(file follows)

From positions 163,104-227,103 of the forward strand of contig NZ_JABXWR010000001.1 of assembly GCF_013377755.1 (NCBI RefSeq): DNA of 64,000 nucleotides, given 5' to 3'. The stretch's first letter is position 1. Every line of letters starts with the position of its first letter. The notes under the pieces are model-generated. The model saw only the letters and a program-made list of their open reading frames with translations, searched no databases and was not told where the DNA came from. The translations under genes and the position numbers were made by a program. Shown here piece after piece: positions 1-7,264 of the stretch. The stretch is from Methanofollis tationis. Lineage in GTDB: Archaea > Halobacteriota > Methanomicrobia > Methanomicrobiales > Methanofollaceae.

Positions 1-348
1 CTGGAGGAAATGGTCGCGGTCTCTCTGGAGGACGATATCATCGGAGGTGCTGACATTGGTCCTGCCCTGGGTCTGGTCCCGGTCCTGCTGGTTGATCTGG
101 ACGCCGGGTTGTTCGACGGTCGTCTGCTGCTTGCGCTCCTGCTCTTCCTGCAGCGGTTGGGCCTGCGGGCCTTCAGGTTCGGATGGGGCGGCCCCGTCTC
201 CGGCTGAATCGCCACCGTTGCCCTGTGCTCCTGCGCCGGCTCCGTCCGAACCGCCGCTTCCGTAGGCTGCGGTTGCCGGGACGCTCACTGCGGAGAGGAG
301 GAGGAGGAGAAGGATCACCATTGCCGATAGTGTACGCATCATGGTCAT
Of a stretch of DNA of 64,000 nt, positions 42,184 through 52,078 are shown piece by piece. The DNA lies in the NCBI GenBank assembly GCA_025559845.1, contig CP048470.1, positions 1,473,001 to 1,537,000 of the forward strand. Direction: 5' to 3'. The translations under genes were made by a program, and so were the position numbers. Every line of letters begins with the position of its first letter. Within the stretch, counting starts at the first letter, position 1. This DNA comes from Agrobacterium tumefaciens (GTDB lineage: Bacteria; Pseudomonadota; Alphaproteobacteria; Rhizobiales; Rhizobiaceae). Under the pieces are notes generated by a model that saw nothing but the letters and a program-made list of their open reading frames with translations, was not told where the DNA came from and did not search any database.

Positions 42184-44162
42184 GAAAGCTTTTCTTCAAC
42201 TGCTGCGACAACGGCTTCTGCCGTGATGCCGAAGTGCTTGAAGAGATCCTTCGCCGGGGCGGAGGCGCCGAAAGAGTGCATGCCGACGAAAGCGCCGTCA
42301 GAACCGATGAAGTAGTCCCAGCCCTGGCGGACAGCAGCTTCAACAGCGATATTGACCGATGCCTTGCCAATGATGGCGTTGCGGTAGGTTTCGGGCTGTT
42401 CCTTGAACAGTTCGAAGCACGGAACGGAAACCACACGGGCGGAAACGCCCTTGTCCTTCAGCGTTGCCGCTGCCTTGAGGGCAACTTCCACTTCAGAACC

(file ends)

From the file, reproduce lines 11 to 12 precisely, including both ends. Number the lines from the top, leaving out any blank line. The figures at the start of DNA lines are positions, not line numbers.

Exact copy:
42301 GAACCGATGAAGTAGTCCCAGCCCTGGCGGACAGCAGCTTCAACAGCGATATTGACCGATGCCTTGCCAATGATGGCGTTGCGGTAGGTTTCGGGCTGTT
42401 CCTTGAACAGTTCGAAGCACGGAACGGAAACCACACGGGCGGAAACGCCCTTGTCCTTCAGCGTTGCCGCTGCCTTGAGGGCAACTTCCACTTCAGAACC